Going Galt: on my planet we call it “striking” by mattsteinglass
March 13, 2009, 5:38 pm
Filed under: Conservatism

Hilzoy has another good post on the bizarre misinterpretations of “Atlas Shrugged” that are going around. I’ve never read the book. And I’m not going to; I read “We the Living” once, when I was 15, and I found it immature and derivative. But I still find it baffling that a supposed icon of laissez-faire individualist ideology apparently rests on a scenario in which a bunch of people form a league and all quit working simultaneously in order to demand higher pay and better working conditions. Where I come from, we call that “organizing a union” and “going on strike”.

I guess Rand’s insight was that when regular workers go on strike and show society it can’t function without them in order to demand better compensation, something that happens every month, that’s just “looting and mooching”. Whereas if the richest people in the world were to form a union to do the same thing, that would be a triumph of the human spirit. Of course the rich, unlike regular workers, have never actually tried to show the world that they’re indispensable. Which is probably because they’re not.* What’s that you say – Vikram Pandit is refusing to run Citibank anymore? Hm. I imagine an adequate scab or two will soon cross that picket line.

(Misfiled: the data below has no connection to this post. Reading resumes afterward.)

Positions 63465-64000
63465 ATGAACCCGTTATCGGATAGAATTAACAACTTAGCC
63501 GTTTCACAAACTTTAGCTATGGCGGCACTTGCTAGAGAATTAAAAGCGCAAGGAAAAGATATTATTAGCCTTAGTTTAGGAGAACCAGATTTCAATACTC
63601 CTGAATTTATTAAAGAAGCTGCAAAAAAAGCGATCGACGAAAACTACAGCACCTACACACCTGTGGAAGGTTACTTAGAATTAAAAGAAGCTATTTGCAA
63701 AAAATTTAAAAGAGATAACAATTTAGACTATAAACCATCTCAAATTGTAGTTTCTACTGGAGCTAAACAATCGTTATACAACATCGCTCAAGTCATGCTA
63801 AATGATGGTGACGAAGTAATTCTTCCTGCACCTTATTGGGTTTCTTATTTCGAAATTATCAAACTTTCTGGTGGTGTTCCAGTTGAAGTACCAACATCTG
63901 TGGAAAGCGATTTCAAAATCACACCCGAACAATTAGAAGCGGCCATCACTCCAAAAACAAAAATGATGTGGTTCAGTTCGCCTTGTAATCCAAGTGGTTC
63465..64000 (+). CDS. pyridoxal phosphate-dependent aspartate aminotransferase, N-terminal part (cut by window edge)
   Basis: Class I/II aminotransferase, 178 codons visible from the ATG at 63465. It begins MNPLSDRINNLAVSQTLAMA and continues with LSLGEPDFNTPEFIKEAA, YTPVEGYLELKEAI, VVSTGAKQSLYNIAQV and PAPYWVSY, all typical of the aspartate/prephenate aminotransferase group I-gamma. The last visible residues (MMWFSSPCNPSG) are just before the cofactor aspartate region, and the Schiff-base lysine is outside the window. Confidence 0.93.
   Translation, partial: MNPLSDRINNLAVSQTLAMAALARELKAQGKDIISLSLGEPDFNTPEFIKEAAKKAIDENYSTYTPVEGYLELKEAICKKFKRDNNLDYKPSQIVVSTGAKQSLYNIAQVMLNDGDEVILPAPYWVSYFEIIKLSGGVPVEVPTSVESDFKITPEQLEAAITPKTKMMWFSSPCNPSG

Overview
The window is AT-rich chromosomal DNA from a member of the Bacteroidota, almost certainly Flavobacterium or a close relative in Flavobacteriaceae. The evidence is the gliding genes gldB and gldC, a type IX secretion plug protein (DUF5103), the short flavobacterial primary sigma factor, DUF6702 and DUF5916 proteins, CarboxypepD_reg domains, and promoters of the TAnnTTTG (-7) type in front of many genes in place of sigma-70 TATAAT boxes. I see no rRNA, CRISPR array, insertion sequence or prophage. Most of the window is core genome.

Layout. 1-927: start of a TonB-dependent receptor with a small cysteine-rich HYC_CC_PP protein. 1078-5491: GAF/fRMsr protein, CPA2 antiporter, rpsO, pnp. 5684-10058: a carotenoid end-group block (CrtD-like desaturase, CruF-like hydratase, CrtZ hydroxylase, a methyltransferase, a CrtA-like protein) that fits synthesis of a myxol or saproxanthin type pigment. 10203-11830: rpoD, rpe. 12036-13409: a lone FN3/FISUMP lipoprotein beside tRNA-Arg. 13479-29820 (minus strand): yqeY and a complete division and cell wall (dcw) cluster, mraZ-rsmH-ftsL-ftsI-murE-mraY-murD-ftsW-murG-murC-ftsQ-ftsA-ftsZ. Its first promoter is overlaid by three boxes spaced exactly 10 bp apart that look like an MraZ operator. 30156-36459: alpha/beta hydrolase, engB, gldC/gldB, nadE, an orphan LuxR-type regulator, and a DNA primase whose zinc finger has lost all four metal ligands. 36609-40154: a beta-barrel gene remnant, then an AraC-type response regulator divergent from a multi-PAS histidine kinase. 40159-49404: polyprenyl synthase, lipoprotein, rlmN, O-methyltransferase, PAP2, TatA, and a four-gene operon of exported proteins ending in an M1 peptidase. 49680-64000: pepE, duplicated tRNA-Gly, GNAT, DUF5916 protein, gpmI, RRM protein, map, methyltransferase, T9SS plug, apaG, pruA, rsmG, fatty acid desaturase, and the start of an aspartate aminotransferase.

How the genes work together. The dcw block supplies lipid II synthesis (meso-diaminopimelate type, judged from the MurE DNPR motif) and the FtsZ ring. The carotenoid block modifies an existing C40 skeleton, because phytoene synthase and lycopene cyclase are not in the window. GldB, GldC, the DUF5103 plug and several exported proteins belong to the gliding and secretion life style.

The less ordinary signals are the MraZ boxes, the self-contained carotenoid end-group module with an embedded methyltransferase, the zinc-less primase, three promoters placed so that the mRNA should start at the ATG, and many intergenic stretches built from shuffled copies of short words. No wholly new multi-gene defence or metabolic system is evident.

* Except for Steve Jobs, obviously.


2 Comments so far
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Dude, your point doesn’t make sense, based on the events that take place in the book. The people don’t “go on strike.” They move and build their own “utopia,” in which they continue to work, but only for one another. This utopia obviously doesn’t make sense (it’s fiction), but the point isn’t that people just stop working altogether. I disagree with Rand about many, many things, but you really should be familiar with a work before you invoke it in order to criticize.

Comment by anon

Based on the fact that Rand’s original working title for the book was “The Strike”, I would disagree.

Comment by mattsteinglass

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